KEY POINTS
  • Unbacked tokens like bitcoin and ether aren't underpinned by underlying assets and have "no intrinsic value," while trading in them should be regulated like gambling, U.K. lawmakers said in a report.
  • A U.K. Parliament committee said it was concerned by government proposals to regulate consumer trading of crypto as a financial service.
  • In February, the government laid out plans to regulate crypto assets, which could pave the path for trading platforms and other firms to get licenses to operate in the country.

In this article

Bitcoin, the world's largest cryptocurrency, has been stealthily rising in 2023.

Trading in cryptocurrencies is akin to gambling and should be treated as such, British lawmakers said.

Unbacked tokens like bitcoin and ether aren't underpinned by underlying assets and have "no intrinsic value," lawmakers on the U.K. Treasury Select Committee said in a report published Tuesday.

With a combined market capitalization of $737.7 billion, bitcoin and ether alone account for two thirds of all cryptocurrencies.

The events of the past year in the crypto industry — from the downfall of crypto exchange FTX to the decline of stablecoin experiment Terra — have drawn heightened scrutiny from regulators, who are concerned by negative effects on consumers.

In its Tuesday report, the Treasury Select Committee said the heightened volatility and potential to lose huge sums of money mean that cryptocurrencies pose significant risks to consumers, the committee said.

"Given retail trading in unbacked crypto more closely resembles gambling than a financial service, the MPs call on the Government to regulate it as such," the lawmakers said.

"The events of 2022 have highlighted the risks posed to consumers by the cryptoasset industry, large parts of which remain a wild west," Harriett Baldwin, chair of the Treasury Select Committee, said Tuesday. "Effective regulation is clearly needed to protect consumers from harm, as well as to support productive innovation in the UK's financial services industry,' she added.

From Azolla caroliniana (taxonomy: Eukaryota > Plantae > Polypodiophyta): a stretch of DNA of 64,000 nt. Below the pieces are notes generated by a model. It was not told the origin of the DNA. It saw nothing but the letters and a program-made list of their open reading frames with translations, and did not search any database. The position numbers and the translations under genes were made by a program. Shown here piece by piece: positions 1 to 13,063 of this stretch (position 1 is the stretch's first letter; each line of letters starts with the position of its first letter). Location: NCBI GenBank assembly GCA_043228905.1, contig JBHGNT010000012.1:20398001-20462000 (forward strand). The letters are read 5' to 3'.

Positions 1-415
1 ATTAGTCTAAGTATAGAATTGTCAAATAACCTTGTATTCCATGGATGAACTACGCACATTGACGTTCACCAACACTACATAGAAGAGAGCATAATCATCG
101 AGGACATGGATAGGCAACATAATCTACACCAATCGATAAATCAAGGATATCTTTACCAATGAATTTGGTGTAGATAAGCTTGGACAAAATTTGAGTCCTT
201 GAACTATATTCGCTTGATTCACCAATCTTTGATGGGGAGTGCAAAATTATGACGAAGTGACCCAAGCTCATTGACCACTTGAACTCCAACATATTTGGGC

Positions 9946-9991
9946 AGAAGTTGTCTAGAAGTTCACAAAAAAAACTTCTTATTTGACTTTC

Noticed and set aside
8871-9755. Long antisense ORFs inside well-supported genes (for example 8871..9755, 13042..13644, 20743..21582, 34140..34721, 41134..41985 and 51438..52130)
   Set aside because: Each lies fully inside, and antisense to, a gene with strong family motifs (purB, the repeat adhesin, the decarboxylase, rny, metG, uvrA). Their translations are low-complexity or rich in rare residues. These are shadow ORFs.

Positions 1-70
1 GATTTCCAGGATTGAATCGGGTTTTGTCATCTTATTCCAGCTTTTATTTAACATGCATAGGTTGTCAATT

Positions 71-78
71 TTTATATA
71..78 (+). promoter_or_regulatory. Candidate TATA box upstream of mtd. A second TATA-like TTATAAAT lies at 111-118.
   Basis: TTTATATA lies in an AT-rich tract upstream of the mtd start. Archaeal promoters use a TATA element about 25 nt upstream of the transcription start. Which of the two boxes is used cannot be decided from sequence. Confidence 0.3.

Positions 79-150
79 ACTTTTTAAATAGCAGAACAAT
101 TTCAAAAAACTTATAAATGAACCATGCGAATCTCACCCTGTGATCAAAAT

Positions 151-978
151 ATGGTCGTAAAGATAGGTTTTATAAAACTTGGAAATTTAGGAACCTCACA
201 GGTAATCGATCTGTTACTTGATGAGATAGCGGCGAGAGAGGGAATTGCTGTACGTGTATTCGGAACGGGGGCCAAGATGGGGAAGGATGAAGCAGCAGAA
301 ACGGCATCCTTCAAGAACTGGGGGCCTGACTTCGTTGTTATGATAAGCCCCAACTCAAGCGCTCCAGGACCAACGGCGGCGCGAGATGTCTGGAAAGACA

"However, with no intrinsic value, huge price volatility and no discernible social good, consumer trading of cryptocurrencies like Bitcoin more closely resembles gambling than a financial service, and should be regulated as such. By betting on these unbacked 'tokens', consumers should be aware that all their money could be lost."

Around 10% of U.K. adults hold or have held cryptocurrencies, according to British tax agency HM Revenue & Customs.

The Treasury committee said it was concerned by government proposals to regulate consumer crypto trading as a financial service. This, lawmakers said, would create a "halo" effect that leads people to believe crypto trading is safe and protected, when this is not the case.

In February, the government laid out plans to regulate crypto assets and opened its suggestions up for a consultation whose window closed on Apr. 30.

Such a regulatory framework would potentially allow crypto firms to apply for bespoke licenses to operate in the U.K — historically, a major point of contention for U.K. firms. The Financial Conduct Authority, which is the de facto regulator for crypto firms under the country's money laundering regime, has set a high bar for approval of crypto licenses.

Blair Halliday, U.K. managing director for top U.S. crypto exchange Kraken, said: "We fundamentally disagree with the Treasury Select Committee's conclusion that cryptoassets have no intrinsic value. It's regrettable the committee does not support the opportunity the UK has to be a true global leader in our rapidly developing industry."

"We strongly believe the U.K. Government and FCA are on the right path to developing proportionate regulations which support innovation whilst establishing necessary guardrails and customer protections," Halliday added. "Kraken will continue to collaborate with legislators to help achieve these goals."

In April, a top U.K. government official told CNBC that he expected to see specific regulation for crypto in the U.K. in the next 12 months.

WATCH: Three decades after inventing the web, Tim Berners-Lee has some ideas on how to fix it

In this article